nib holdings' (ASX:NHF) stock up by 6.3% over the past three months. Given that stock prices are usually aligned with a company's financial performance in the long-term, we decided to investigate if the company's decent financials had a hand to play in the recent price move. Specifically, we decided to study nib holdings' ROE in this article.
Return on equity or ROE is a key measure used to assess how efficiently a company's management is utilizing the company's capital. In short, ROE shows the profit each dollar generates with respect to its shareholder investments.
How To Calculate Return On Equity?
The formula for ROE is:
Return on Equity = Net Profit (from continuing operations) ÷ Shareholders' Equity
So, based on the above formula, the ROE for nib holdings is:
18% = AU$136m ÷ AU$734m (Based on the trailing twelve months to June 2022).
The 'return' is the amount earned after tax over the last twelve months. Another way to think of that is that for every A$1 worth of equity, the company was able to earn A$0.18 in profit.
What Is The Relationship Between ROE And Earnings Growth?
So far, we've learned that ROE is a measure of a company's profitability. Based on how much of its profits the company chooses to reinvest or "retain", we are then able to evaluate a company's future ability to generate profits. Generally speaking, other things being equal, firms with a high return on equity and profit retention, have a higher growth rate than firms that don’t share these attributes.
nib holdings' Earnings Growth And 18% ROE
To begin with, nib holdings seems to have a respectable ROE. Especially when compared to the industry average of 6.5% the company's ROE looks pretty impressive. However, for some reason, the higher returns aren't reflected in nib holdings' meagre five year net income growth average of 3.7%. This is interesting as the high returns should mean that the company has the ability to generate high growth but for some reason, it hasn't been able to do so. We reckon that a low growth, when returns are quite high could be the result of certain circumstances like low earnings retention or poor allocation of capital.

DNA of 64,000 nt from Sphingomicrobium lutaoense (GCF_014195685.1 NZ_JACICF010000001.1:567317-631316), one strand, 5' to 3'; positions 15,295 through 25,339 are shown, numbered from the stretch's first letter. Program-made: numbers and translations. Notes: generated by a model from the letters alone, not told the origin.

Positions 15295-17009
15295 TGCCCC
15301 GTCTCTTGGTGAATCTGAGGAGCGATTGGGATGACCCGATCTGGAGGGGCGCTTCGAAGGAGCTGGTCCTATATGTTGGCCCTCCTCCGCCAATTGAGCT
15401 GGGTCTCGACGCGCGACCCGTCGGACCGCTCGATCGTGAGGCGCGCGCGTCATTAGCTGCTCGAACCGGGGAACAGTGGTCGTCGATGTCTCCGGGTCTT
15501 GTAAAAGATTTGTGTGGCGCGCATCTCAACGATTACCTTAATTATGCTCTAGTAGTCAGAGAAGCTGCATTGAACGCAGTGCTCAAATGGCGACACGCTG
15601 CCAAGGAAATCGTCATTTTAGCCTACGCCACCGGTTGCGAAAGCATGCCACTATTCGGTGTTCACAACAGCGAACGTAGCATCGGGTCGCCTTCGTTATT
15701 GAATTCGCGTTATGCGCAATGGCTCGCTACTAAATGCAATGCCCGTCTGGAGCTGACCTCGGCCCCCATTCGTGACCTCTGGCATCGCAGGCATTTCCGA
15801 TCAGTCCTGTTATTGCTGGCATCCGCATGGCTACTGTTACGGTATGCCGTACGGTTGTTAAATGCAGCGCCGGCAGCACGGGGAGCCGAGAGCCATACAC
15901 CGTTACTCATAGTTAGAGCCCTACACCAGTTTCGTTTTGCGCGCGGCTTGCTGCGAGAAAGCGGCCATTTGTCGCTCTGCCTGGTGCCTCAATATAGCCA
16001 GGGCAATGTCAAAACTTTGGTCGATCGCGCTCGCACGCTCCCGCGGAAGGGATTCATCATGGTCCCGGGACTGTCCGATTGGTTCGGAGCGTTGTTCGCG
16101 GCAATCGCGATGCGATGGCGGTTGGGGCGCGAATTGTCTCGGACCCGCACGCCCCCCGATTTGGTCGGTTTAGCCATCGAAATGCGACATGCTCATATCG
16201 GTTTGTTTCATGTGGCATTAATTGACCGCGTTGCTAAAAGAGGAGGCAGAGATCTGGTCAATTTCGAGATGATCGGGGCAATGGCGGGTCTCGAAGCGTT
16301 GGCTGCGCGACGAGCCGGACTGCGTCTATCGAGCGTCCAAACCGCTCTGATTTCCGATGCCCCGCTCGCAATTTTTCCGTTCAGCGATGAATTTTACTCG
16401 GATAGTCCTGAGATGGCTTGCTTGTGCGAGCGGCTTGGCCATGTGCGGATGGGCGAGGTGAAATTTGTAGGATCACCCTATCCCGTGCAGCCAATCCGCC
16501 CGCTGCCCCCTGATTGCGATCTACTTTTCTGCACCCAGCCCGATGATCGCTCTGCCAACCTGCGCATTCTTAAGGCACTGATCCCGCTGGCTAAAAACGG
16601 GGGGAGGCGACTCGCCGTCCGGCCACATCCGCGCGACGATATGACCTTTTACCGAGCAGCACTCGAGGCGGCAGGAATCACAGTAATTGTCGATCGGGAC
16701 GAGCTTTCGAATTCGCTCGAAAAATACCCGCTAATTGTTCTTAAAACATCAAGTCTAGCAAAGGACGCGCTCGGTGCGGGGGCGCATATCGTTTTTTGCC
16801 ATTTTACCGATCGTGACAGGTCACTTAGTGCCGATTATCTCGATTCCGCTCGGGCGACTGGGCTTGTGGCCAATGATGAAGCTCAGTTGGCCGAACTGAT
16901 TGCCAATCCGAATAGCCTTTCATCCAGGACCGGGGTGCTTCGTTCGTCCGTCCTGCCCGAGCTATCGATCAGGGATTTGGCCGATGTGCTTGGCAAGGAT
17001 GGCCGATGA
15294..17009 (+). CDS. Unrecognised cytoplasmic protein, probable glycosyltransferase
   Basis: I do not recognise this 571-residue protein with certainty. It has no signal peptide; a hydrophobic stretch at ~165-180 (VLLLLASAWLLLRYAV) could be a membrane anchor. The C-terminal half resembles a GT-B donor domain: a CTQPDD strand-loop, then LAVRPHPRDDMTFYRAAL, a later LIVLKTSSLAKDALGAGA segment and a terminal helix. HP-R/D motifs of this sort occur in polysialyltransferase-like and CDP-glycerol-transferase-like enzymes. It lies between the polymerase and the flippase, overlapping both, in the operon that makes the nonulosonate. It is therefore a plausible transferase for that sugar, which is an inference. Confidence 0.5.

As a next step, we compared nib holdings' net income growth with the industry and were disappointed to see that the company's growth is lower than the industry average growth of 8.1% in the same period.
The basis for attaching value to a company is, to a great extent, tied to its earnings growth. The investor should try to establish if the expected growth or decline in earnings, whichever the case may be, is priced in. This then helps them determine if the stock is placed for a bright or bleak future. Has the market priced in the future outlook for NHF? You can find out in our latest intrinsic value infographic research report.
Is nib holdings Efficiently Re-investing Its Profits?
With a high three-year median payout ratio of 70% (or a retention ratio of 30%), most of nib holdings' profits are being paid to shareholders. This definitely contributes to the low earnings growth seen by the company.
In addition, nib holdings has been paying dividends over a period of at least ten years suggesting that keeping up dividend payments is way more important to the management even if it comes at the cost of business growth. Upon studying the latest analysts' consensus data, we found that the company is expected to keep paying out approximately 66% of its profits over the next three years. However, nib holdings' ROE is predicted to rise to 23% despite there being no anticipated change in its payout ratio.
On the whole, we do feel that nib holdings has some positive attributes. However, while the company does have a high ROE, its earnings growth number is quite disappointing. This can be blamed on the fact that it reinvests only a small portion of its profits and pays out the rest as dividends. Having said that, looking at the current analyst estimates, we found that the company's earnings are expected to gain momentum. To know more about the latest analysts predictions for the company, check out this visualization of analyst forecasts for the company.
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This article by Simply Wall St is general in nature. We provide commentary based on historical data and analyst forecasts only using an unbiased methodology and our articles are not intended to be financial advice. It does not constitute a recommendation to buy or sell any stock, and does not take account of your objectives, or your financial situation. We aim to bring you long-term focused analysis driven by fundamental data. Note that our analysis may not factor in the latest price-sensitive company announcements or qualitative material. Simply Wall St has no position in any stocks mentioned.
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